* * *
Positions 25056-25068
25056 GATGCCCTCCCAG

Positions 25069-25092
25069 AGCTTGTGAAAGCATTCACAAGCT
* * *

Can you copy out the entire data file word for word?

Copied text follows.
Positions 25056-25068
25056 GATGCCCTCCCAG

Positions 25069-25092
25069 AGCTTGTGAAAGCATTCACAAGCT